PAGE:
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Security pat-downs illegal

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  • Black Caesar
    replied
    Er guys, a higher court just ruled that pat downs are NOT unconstitutional.

    The Tampa Case

    A Similar more recent case in Seattle

    The Seattle case is of course in a differant federal district, but the ruling was just about the same. In the Tampa case it just means the lower court gets to do it all over again....

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  • Andy Taylor
    replied
    They are looking for explosives in the shoes, not metal. Or I should say in addition to metal items such as knives, guns, etc.

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  • ddog
    replied
    Originally posted by Andy Taylor View Post
    A lot of things will show up on a pat down that get missed by metal detectors because, well, they aren't metal. A nylon tent stake, for example.
    Airport detectors seem to pick up any type of plastic as well when turned up real high. Due to the quality and support of steel toe boots now, I can just point down to my toes in a courthouse, and they wand and wave me on. Airport security however seem to enjoy making everyone take their shoes off, which is no easy task for laced up steel toe boots. Sometimes, I think just the plastic laces on shoe strings set off airport detectors.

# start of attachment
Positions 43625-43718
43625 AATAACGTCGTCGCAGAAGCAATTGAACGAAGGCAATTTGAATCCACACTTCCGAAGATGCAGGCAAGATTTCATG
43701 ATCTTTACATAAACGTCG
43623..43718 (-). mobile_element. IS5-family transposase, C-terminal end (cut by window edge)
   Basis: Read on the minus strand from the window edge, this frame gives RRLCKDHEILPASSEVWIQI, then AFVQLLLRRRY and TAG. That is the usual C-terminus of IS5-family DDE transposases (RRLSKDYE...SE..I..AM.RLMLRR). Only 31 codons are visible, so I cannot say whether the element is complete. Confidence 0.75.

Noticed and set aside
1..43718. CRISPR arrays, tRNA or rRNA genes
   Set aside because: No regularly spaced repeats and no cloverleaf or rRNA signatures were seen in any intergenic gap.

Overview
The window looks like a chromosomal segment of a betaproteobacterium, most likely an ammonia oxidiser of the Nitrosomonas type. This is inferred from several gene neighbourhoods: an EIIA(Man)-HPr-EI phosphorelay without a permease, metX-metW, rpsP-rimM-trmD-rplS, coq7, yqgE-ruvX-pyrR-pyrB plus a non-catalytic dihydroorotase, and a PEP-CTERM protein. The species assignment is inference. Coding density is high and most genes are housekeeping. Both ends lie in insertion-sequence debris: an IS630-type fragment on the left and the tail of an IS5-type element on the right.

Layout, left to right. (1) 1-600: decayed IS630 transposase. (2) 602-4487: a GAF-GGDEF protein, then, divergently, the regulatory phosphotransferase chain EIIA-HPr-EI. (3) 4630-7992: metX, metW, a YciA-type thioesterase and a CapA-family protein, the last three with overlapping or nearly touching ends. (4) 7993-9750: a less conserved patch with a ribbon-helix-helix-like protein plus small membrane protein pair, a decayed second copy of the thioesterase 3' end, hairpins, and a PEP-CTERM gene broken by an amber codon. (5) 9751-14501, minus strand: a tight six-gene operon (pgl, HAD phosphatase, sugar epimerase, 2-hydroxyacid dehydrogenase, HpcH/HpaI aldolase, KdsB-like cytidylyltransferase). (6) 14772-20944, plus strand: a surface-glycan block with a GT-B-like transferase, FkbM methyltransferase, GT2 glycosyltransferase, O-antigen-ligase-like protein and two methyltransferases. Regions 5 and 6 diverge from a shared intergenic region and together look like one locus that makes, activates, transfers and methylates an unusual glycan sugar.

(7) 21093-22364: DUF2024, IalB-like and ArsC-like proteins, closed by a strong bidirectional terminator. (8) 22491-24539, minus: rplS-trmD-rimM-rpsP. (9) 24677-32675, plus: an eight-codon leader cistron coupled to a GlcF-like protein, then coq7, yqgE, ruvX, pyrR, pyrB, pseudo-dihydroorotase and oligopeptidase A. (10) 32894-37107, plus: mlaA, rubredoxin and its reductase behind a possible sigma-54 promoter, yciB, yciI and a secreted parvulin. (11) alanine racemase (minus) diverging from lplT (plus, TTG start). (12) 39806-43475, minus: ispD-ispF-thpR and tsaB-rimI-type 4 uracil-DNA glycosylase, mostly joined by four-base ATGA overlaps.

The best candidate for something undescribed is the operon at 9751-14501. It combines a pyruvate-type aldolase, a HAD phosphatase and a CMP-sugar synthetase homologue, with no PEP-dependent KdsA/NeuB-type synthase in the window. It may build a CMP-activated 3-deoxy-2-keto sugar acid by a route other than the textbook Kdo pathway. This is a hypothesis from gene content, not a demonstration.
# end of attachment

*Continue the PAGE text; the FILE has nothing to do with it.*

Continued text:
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  • Andy Taylor
    replied
    A lot of things will show up on a pat down that get missed by metal detectors because, well, they aren't metal. A nylon tent stake, for example.

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  • tattedupboy
    replied
    If this ruling holds up, then I think the next best thing would be metal detectors, which accomplish the same purpose as pat downs, but are not nearly as invasive.

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  • SecTrainer
    replied
    Originally posted by N. A. Corbier View Post
    Supposedly, the government violates the 4th amendment when they demand this. Tampa Stadium is government funded.
    I'm not sure how this is relevant. Even if TS were *entirely* government-owned, for instance, how would the situation differ from courthouses and other government buildings, where people are definitely subject both to wanding/metal detection and, if the officers reasonably believe it's necessary, to patdowns as well, all being done as a condition for entry.